Our planet teems with life, from towering trees to buzzing bees, each playing a vital role in a complex web called biodiversity. This intricate tapestry weaves together the variety of species, genes, and ecosystems that sustain our planet's health and provide us with the countless resources we rely on to survive.

However, as humanity continues to grow and develop, so it leaves a greater footprint on our natural environment, consequently the delicate balance of nature is under constant threat.  Habitat destruction, climate change, and pollution are causing species to disappear at an alarming rate, disrupting the delicate balance of nature.

This is where Biodiversity Net Gain (BNG) enters the stage.  BNG is a standardised system developed by the Department for Environment, Food and Rural Affairs (DEFRA), which allows the quantitative and qualitative measurement of biodiversity before and after a development takes place.

How does it work?

BNG goes beyond mitigating damage; it aims to leave nature in a demonstrably better state than before the development commences.  

This is achieved through sensitive site design demonstrating the biodiversity gain hierarchy has been applied, coupled with the use of a metric calculator.

The calculator is based on the premise that all habitats have a pre-assigned value, which is measured in Biodiversity Units (BU). If a development has more BU post development than it did previously, then there is a ‘net gain’ in biodiversity.

The Legislative Landscape

The legislative landscape across the constituent parts of the UK is somewhat complex. While the goal remains unified, the paths each UK nation is taking differ, reflecting their unique landscapes and legislative systems.

England

On the 12 February 2024 BNG became mandatory in England.  This means all developments, (with some exemptions), must achieve 10% biodiversity gain post development.

Development must demonstrate how the ‘biodiversity gain hierarchy’ has been followed, which is as follows: 

1. on-site habitat enhancement followed by creation,

2. off-site gains and

3. purchase of credits as a last resort.

Small sites are exempt until 24 April 2024, and this includes small housing developments (less than 1ha or 9 homes). Works under permitted development and small householder projects, or projects with limited habitat on site are completely exempt.

 Scotland

Within NPF4, Scotland's planning blueprint, biodiversity safeguarding and enhancement is a constant theme throughout.  However, the Scottish Government has not yet mandated a specific figure and the approach to measuring BNG is still evolving but a new "biodiversity metric" is on the horizon. 

Currently, NatureScot is working on the development of a Scotland-specific metric which, when implemented, will change the current approach to quantifying biodiversity enhancement.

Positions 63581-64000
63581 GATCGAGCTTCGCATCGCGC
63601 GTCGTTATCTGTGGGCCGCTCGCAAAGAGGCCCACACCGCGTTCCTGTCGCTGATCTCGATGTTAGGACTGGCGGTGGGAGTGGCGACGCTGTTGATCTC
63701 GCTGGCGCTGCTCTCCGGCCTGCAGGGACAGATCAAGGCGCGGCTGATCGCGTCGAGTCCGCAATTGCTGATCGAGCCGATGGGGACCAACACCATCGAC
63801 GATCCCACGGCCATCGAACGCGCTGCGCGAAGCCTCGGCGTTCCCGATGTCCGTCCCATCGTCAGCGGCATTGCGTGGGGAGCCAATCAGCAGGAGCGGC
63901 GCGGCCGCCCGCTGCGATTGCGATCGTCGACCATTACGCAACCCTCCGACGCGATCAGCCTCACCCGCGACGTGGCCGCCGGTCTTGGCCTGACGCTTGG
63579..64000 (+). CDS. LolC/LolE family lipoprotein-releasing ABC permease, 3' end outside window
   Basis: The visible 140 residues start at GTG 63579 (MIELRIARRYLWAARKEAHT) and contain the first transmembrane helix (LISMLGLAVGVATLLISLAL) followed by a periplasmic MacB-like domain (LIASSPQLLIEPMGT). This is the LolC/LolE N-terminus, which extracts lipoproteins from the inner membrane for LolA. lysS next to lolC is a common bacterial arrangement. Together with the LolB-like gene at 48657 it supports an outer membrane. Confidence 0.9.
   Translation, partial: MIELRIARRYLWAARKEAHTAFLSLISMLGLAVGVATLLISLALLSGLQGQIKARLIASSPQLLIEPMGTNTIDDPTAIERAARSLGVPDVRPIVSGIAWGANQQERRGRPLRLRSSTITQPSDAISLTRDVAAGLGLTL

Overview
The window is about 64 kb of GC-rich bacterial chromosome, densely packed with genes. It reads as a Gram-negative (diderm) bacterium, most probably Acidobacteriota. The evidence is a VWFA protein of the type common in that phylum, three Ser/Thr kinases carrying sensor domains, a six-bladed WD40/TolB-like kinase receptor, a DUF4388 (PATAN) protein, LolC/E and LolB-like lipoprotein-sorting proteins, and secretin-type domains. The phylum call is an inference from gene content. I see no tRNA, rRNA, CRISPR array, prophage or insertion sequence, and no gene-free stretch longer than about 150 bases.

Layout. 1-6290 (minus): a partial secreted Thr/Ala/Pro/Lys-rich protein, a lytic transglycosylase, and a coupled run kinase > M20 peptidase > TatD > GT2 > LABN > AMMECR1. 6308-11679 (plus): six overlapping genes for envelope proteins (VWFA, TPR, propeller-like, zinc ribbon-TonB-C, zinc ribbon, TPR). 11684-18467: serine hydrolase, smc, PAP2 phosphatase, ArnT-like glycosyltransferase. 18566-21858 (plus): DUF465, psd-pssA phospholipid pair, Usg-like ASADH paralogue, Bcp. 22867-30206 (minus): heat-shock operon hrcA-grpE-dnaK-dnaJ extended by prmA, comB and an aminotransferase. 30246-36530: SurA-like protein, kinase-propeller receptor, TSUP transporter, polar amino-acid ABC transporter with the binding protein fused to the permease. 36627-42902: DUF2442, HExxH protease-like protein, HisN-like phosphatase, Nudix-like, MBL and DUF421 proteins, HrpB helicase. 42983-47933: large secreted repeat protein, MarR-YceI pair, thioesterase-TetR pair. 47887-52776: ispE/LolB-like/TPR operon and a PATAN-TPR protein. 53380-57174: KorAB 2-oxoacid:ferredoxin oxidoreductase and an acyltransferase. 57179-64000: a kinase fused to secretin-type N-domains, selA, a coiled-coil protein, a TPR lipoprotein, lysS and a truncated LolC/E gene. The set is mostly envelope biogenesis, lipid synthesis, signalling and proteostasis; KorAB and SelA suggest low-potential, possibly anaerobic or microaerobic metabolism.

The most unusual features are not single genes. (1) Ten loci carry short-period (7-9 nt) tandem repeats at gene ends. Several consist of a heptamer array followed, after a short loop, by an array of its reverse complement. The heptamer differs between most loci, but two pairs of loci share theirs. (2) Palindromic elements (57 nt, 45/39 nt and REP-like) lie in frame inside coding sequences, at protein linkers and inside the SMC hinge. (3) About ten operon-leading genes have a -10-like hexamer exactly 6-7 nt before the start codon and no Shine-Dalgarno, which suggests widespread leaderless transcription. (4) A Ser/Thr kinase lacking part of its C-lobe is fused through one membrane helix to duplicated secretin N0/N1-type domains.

To confuse the current position even further, within the structure of NPF4, Local Plans developed by LPAs have room to interpret the policies differently.  In the absence of clearer legislation, individual LPAs are requiring different BNG parameters to be met and in the absence of clear national guidance we are seeing already seeing some LPA’s setting their own temporary rules.

Wales

In Wales BNG has been coined as Net Benefit for Biodiversity (NBB) and since late 2023, all developments must demonstrate NBB.  

There are currently no fixed measurements, however, all developments are required to evidence they have followed a ‘stepwise’ approach in site selection and design, akin to the mitigation hierarchy, in the form of a Green Infrastructure Statement. Which should contain a scheme of enhancements for biodiversity proportionate to the nature of the development proposed.

The Welsh Government are working with Natural Resources Wales to develop a common approach to measure NBB and it is expected that further guidance will be published.

Northern Ireland

Currently, there is no specific mandate from the devolved government in Northern Ireland for new developments to achieve a particular BNG after completion.  However, their strategic planning policy statement emphasizes that LPAs should aim to restore and prevent biodiversity loss. They must also consider any designated strategies for biodiversity conservation.

Navigating the path to BNG

There is no doubt that the legislative landscape across the UK appears confusing. There is no ‘one-hat-fits’ all and the situation, particularly in Scotland & Wales, is a fluid and evolving picture.

What is clear is that all administrations are committed to a framework which leaves biodiversity in a measurably better state post development and are pushing forward a standardised method by which this can be done.

BNG is still in its relative infancy and as such, there will be teething issues which will have to be overcome and this is where Atmos comes in.  Now more than ever the importance of involving suitably qualified ecologists in the project design, from the earliest opportunity cannot be understated.   

Having already been involved in successfully applying the BNG metric across the UK we are able to equip you with the knowledge and tools necessary to minimize risks, maximize BNG achievements, and ultimately contribute to a healthier environment, all while ensuring your project remains on track and within budget.

One final thought, BNG should not be viewed as merely yet more legislative constraints; it's about enabling sustainable development that leaves nature in better state than we found, so that future generations can thrive and grow. 

The more BNG we demonstrate the greater the chance of a successful consent!

To find out more about how Atmos Consulting can successfully support you in in enhancing the biodiversity of your development and smooth the passage to a successful  consent contact a member of the team today.